All guests had stayed in a group at the exclusive Hotel Excelsior where they had been feted at a cocktail party and banquet. For the investiture they had been transported in a decorated bus to what a printed program described as the Basilica di S Nicola in Carcere, via del Teatro Marcello. Kneeling before an array of flags representing the Knights of Malta, United Nations and Italy, and an assembly of VIPs introduced as archbishops and priests, the donors had been ceremoniously knighted with a sword.
‘It was all so fantastic,’ Sulc said. ‘Only I have found out since that the basilica was actually a disused casino hired by Markovics and decorated for the occasion.’
The printed program also included a ‘Proposed Papal Audience, St Peter’s Square’ and donors wanting to meet the Pope were asked for an additional donation of $1500. There was no papal audience,’ Sulc said. When Markovics announced that the Pope was indisposed, the people had to be content with meeting somebody introduced as a papal representative, a cardinal.’
According to Sulc, when he paid Markovics $2500 to become a ‘knight’ he was told that it was to go to charity and it was suggested that it would be passed on to a charity approved by the Vatican.
When Sulc’s business associates in Thailand wanted to join, Markovics arranged for him to open an office in Bangkok, operating in conjunction with his gem dealing agency. Sulc was then designated ambassador to Thailand and Singapore and later ambassador-at-large. A more impressive ‘Knight of Malta’ passport was issued, proclaiming on its cover: Consular Service . . . Foreign Department, The Secretary of State, Rome, Italy.
Next, Markovics had made him a member, for free, of an organisation called the United Nations’ Association of the United States. The membership card displayed the emblem of the UN and of the USA, with a motto: working together for peace, freedom and justice.
For another $2500 Markovics arranged for Sulc to be made ‘special agent — Far East Affairs’ for an organisation called the Crime Prevention Bureau of Florida. The credentials included a police-type badge in a leather folder much like that carried by FBI agents. ‘I was in Markovics’s office in New York,’ recalled Sulc, ‘and he gave me a great spiel, saying I might be of assistance to authorities because I travelled so much throughout Asia. He picked up the phone and spoke to somebody, calling him “chief”. It sounded to me as if he rang direct to the chief of police. It all sounded impressive. I was told I would have to go to Miami for a special induction and swear on a Bible before I could be appointed. Once I handed over the $2500, which again Markovics said would go to charity, I was issued with the agent’s badge without having to go to Miami. I still don’t know if any “chief” was on the phone.’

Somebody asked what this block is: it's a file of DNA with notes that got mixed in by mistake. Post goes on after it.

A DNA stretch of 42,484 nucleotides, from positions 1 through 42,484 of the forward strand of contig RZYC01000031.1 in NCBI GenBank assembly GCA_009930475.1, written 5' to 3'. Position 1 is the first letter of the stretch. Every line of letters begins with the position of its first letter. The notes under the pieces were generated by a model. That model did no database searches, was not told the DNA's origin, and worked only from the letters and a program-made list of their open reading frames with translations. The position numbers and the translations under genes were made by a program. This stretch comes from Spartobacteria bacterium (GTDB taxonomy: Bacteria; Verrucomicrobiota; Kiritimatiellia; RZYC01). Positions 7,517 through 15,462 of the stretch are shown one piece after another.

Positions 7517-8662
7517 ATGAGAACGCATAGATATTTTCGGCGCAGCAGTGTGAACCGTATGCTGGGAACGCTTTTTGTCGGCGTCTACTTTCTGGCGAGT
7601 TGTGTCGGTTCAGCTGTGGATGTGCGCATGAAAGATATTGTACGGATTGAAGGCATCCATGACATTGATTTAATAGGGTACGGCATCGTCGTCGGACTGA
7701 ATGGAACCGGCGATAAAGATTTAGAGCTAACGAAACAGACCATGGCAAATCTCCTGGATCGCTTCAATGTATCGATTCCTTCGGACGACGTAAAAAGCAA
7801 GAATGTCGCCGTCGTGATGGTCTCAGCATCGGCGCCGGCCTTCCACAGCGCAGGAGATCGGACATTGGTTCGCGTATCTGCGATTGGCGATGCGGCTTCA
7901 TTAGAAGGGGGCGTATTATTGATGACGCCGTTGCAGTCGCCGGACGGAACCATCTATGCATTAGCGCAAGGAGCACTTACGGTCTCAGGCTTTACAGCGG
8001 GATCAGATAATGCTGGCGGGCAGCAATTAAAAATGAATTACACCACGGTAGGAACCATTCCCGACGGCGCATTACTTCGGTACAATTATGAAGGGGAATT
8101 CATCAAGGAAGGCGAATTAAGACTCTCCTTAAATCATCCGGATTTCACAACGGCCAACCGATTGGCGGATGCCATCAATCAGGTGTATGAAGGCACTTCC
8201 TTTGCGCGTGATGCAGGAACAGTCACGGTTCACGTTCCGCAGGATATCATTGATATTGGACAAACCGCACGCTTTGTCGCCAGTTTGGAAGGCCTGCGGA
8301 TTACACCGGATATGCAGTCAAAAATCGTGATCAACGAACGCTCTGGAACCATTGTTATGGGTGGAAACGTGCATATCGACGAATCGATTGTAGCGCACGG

Inquiries by the author in the United States established that the so-called police bureau was simply a private business name, akin to a private inquiry agency in Australia.
For yet another $2500, Markovics made Sulc a ‘Brother Knight’ in an organisation called Royal Knights of Justice. Under the motto, service to humanity, the passport-sized credentials proclaimed a royal protector: His Royal Highness, The Ezeukwu 1st of Ngwaukwu — The Ezeukwu’s Palace, Ahiaba Okuala Isiala, Imo State, Nigeria. Under the name of The Department of Foreign Affairs, Royal Knights of Justice, the passport asked all friendly nations and governments to grant to the bearer the respect and consideration that would help him in his worthy cause towards his service to humanity.
‘Of course,’ Sulc said, ‘I have seen no record of what charity that $2500 supposedly went to.’ All of the money he had paid over to Markovics had been in cash. Other people he had introduced had paid either in cash to Markovics or sent cheques to a bank in Sydney or Dallas.
When inquiries began into the whereabouts of donated money, Markovics could not be contacted. The telephone at an office he maintained for his ‘Knights of Malta’ organisation at the United Nations Plaza building in New York answered with a telephone company disconnection message. It was not unexpected. Markovics had actually moved in and taken over the office in the 1970s after a scandal in which the previous occupier had disappeared with more than a million dollars in donated funds.
from Connections 2 by Bob Bottom